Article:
Interesting! It’s times like this in my life when I regret not taking notes for my memoirs. Seriously, it’s been a bit strange because I still have not worked from my office on campus nor have I met the key campus partners in person. Despite not having the normal on-boarding process, overall, it has been a great experience. When you’re involved in a crisis such as this global pandemic, it can bring out the good in people. So many of my colleagues in my division took extra steps to make me feel welcomed and always asked if they could help. I lost count at how many people said they “were so happy I was at F&M”. Everyone has been patient answering my questions and sharing their thoughts. As I have gotten more involved with my duties of managing the campaign, my colleagues have been great to collaborate with. I believe everyone realizes we have a very important campaign goal to achieve and we don’t have time to feel sorry for ourselves.
What has been most surprising about being the “new person” in a remote work environment?
Learning the acronyms of a new institution! Higher education is notorious for the use of acronyms for programs, buildings and even departments. Every college and university has them and it is part of the culture you have to learn as the new person. I’m stunned by how many acronyms F&M has! Normally, you can get a handle on the acronyms or abbreviated names as you meet colleagues from different departments and familiarize yourself with campus. In this remote work environment, everything is planned and scheduled with little to no chance of the “casual” meeting or “let’s have lunch”. You have to make the extra effort and hope your schedules match. I often find myself in meetings interrupting asking “what does OSPGD mean? or what is TAC?”.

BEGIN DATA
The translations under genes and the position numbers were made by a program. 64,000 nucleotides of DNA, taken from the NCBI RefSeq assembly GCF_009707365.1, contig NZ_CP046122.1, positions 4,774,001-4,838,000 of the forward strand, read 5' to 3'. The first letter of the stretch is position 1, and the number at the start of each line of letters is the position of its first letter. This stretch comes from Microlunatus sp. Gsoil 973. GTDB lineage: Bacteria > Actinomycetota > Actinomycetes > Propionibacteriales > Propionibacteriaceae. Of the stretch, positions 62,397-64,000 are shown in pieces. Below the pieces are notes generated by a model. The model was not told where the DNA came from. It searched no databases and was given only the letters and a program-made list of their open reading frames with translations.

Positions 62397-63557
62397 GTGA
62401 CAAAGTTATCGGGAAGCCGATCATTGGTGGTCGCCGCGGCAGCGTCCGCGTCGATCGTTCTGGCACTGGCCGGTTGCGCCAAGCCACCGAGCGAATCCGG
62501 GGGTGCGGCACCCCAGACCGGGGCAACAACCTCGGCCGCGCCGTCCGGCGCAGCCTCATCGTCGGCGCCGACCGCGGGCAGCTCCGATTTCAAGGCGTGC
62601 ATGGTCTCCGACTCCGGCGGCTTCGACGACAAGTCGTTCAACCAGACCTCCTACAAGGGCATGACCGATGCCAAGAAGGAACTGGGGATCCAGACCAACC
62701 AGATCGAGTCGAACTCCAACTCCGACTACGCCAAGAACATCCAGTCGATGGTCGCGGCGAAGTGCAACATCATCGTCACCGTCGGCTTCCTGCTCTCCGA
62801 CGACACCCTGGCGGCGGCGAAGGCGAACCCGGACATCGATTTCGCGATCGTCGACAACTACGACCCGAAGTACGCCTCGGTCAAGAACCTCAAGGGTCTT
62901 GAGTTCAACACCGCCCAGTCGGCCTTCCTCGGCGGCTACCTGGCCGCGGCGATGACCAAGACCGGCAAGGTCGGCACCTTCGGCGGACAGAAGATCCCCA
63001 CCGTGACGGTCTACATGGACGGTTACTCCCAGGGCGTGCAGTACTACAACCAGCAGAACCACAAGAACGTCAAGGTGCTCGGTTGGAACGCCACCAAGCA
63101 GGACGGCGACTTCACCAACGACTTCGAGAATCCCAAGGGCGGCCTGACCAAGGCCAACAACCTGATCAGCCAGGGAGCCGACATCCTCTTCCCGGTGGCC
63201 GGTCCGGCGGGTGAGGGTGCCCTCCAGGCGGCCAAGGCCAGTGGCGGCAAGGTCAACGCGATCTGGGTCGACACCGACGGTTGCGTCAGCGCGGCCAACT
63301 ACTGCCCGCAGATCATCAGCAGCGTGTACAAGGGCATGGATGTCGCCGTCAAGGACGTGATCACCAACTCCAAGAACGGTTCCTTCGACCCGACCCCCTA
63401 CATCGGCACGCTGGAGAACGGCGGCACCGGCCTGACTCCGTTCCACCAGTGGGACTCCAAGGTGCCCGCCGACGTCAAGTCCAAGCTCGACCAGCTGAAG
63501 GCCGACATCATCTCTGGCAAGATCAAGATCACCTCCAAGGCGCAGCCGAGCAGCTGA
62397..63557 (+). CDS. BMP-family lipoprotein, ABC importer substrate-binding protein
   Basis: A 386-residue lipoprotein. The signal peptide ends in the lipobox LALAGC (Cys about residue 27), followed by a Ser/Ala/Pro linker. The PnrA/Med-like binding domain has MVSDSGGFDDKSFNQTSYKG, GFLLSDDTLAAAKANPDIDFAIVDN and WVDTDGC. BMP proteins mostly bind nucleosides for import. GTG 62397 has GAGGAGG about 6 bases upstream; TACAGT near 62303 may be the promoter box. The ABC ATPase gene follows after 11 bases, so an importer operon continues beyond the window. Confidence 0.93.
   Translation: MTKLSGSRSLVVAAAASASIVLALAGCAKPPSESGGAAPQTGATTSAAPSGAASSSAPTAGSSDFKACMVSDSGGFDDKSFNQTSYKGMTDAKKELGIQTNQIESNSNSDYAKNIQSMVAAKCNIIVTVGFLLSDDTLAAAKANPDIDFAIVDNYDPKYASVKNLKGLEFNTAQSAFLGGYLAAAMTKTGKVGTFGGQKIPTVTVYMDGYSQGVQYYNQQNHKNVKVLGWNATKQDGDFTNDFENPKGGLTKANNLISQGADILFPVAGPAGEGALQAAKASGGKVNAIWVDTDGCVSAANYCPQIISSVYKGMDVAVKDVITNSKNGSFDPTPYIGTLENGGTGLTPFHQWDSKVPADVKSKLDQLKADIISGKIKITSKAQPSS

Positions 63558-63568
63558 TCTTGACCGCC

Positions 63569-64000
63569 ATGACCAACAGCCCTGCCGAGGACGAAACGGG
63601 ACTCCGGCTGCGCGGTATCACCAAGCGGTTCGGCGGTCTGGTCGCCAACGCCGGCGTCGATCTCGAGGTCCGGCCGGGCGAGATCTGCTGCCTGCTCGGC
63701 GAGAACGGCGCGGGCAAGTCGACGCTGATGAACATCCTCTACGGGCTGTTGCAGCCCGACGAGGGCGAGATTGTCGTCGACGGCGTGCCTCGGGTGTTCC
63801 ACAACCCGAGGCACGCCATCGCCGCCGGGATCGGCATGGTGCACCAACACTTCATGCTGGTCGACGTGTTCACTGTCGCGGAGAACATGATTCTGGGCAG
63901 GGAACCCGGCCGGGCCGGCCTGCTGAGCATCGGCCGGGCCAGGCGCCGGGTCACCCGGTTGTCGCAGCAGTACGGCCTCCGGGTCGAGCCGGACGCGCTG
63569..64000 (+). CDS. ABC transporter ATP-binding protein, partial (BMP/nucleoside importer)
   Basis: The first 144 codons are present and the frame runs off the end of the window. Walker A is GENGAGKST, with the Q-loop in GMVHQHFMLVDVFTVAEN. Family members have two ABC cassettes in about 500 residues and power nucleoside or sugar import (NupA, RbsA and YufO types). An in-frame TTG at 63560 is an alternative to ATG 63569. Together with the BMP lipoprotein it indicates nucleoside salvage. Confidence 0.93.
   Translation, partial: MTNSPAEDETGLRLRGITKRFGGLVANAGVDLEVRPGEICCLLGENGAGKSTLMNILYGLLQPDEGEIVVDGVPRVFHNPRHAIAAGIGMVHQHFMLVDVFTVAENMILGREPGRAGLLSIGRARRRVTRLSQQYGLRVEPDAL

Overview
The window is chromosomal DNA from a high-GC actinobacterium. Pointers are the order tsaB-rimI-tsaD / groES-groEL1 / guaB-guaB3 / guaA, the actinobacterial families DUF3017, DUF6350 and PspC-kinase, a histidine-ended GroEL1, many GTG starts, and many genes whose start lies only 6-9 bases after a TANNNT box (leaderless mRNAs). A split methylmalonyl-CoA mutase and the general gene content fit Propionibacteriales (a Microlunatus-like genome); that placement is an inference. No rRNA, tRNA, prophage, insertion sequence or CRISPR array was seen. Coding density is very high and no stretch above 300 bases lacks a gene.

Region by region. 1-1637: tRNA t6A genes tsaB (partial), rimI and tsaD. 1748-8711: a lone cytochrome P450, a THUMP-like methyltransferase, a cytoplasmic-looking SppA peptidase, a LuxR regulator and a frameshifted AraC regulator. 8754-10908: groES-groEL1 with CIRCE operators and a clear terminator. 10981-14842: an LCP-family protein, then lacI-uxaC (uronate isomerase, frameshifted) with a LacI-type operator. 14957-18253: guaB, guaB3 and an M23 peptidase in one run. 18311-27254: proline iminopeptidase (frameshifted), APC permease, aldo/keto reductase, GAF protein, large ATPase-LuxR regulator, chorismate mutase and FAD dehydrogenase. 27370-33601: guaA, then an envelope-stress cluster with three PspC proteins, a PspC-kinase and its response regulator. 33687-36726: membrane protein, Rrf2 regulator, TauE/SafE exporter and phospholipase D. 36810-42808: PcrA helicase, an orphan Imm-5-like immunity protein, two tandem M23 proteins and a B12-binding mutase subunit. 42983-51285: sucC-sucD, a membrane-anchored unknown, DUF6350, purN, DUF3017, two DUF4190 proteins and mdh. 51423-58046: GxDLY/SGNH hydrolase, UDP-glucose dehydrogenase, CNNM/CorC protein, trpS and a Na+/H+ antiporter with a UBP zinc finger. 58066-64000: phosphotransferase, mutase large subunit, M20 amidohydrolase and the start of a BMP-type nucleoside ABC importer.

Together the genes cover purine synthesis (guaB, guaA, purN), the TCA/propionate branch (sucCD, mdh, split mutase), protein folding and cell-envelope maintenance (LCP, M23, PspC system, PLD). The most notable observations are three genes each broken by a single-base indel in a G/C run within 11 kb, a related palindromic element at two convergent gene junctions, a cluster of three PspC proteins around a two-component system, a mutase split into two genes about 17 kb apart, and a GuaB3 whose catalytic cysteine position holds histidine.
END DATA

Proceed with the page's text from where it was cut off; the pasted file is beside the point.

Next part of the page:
Tell us about something that has gone better than you expected within your first few months in this role.
Being accepted and trusted by my advancement colleagues. I have the reputation of being a thoughtful and creative fundraiser who truly understands the nuts and bolts of campaigns as well as the nuances that develop over the course of a campaign. I surprised myself at how quickly I picked up on the culture of F&M and gained a handle on the fundraising efforts to this point of the campaign. I’ve been able to make changes to how we share information, communicate the campaign and its successes and develop the strategy on how we plan to successfully complete this campaign in these challenging times within the original timeframe. Also, learning from one of my colleagues that they feel the mood and atmosphere has changed for the better since I arrived was nice feedback to hear.